InCompetition - TPG

ACCC pays the price – TPG wins against the ACCC in prepayment case, again

Published On 24/08/2020 | By Stephanie Swan | Consumer protection, Litigation

The Full Federal Court has unanimously dismissed the ACCC’s appeal against TPG Internet Pty Ltd (TPG) in relation to the marketing and sale of TPG’s mobile, internet and home telephone services plans with a “prepayment” of $20.

Prepayment mechanism

In order to enter into a plan with TPG, consumers were required to make a prepayment of $20 for the use of services that were in addition to the included value of the plan acquired. If usage charges were incurred by the customer for those services not within the included value of the plan, TPG would deduct this amount from the customer’s prepayment balance.

The terms of TPG’s plans stipulated that when the prepayment balance fell below $10, TPG would automatically debit an amount from the customer’s account to bring the prepayment amount back up to $20. When a customer cancelled their plan, any unused balance of the prepayment (which would be a minimum of $10 and a maximum of $20) was retained by TPG (Forfeiture Term).

At first instance

The ACCC alleged at trial that:

  • TPG’s description of the prepayment on its website and in brochures involved misleading conduct in breach of sections 18 and 34 of the ACL, or false or misleading representations in breach of sections 29(1)(b), (g) and (i) of the ACL); and
  • the prepayment terms were unfair and therefore void under section 23 of the ACL.

The trial judge dismissed the ACCC’s case on both points, and the ACCC appealed in relation to the misleading conduct issues only (and not the unfair terms aspects).

On appeal

The ACCC alleged on appeal that TPG’s advertising material made two representations (the Prepayment Representations):

  • that the “prepayment” was an advance payment for services that the customer could in fact use, and the full amount could be used for telecommunications services before the customer cancelled their plan; and
  • that the purpose of holding the “prepayment” funds was to apply them to the payment of telecommunications services and that, if the prepayment was not required for that purpose, it would be returned in full to the customer.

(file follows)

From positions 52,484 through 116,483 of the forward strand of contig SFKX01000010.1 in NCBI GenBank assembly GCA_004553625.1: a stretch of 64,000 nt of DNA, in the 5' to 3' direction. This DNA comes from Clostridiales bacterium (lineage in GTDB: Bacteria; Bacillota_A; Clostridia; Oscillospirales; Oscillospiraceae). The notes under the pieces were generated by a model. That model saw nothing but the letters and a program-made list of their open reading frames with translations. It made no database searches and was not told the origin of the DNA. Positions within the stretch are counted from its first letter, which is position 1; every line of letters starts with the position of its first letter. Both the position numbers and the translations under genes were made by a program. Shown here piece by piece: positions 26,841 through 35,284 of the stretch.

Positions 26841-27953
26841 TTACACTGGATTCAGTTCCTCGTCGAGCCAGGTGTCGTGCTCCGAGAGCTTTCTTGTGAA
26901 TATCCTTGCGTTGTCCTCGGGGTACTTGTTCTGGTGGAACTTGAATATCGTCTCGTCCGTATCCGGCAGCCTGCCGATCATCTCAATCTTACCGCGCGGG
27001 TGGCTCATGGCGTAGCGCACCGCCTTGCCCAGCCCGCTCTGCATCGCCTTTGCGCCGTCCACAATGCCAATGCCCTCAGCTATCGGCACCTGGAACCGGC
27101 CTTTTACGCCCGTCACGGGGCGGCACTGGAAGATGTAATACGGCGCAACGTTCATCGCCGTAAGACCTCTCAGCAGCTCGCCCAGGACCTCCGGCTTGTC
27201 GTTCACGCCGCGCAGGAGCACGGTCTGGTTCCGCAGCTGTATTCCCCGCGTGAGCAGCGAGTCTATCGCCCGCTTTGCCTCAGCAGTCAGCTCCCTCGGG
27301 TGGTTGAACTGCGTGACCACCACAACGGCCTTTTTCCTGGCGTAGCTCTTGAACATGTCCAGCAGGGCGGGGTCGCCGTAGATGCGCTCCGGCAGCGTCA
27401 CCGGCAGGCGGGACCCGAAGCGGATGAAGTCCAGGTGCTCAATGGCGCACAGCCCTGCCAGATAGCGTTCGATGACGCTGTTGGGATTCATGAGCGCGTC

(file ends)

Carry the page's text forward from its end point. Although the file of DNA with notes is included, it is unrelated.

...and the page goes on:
The ACCC alleged that the Prepayment Representations were false or misleading because, on the cancellation of the plans, the balance of the prepayment was forfeited to TPG.

TPG argued that the word “prepayment” merely conveyed that the relevant payment was made in advance of a relevant supply (and not that the prepayment was able to be used in its entirety). In any case, TPG submitted that any such impression was dispelled by the clear disclosure of the Forfeiture Term within the terms and conditions for its plans.

The Full Court dismissed the ACCC’s appeal with costs.

The Full Court held that the word “prepayment” in itself “is silent on how any balance of the prepayment would be treated at the end of the contract.  If a consumer wished to know what would occur at the end of the contract, they had to read further.”  While their Honours expressed the view that the Forfeiture Term could possibly have been made clearer, it was not false or misleading.

What’s the applicable test?

The Full Court stated that the “central question is whether the impugned conduct, viewed as a whole, has a sufficient tendency to lead a person exposed to the conduct into error”, and noted that a number of subsidiary principles have been developed, including that:

where the impugned conduct is directed to the public generally or a section of the public, the question whether the conduct is likely to mislead or deceive has to be approached at a level of abstraction where the Court must consider the likely characteristics of the persons who comprise the relevant class to whom the conduct is directed and consider the likely effect of the conduct on ordinary or reasonable members of the class, disregarding reactions that might be regarded as extreme or fanciful …

The trial judge also referred to “a further or alternative test for whether conduct that is directed to the public generally or a section of the public is misleading: whether a significant number of persons to whom the conduct is directed would be led into error”.  On appeal, TPG relied on this test, submitting that it was necessary for the ACCC to show that a “not insignificant number” of reasonable persons within the relevant class of persons have been misled or deceived or are likely to be misled or deceived.

While the Full Court’s decision did not turn upon it, the Full Court, having evaluated the relevant authorities in depth, “consider[ed] it appropriate to record our view that the [not insignificant number] test is, at best, superfluous to the principles stated by the High Court in Puxu, Campomar and Google Inc and, at worst, an erroneous gloss on the statutory provision.”  Whether or not speaking of a reasonable member of a class implies that one is speaking of a significant proportion of that class, the Full Court held that “nothing in the language of the statute requires the court to determine the size of any such proportion”.

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About The Author

is a Solicitor in the Melbourne office of King & Wood Mallesons.

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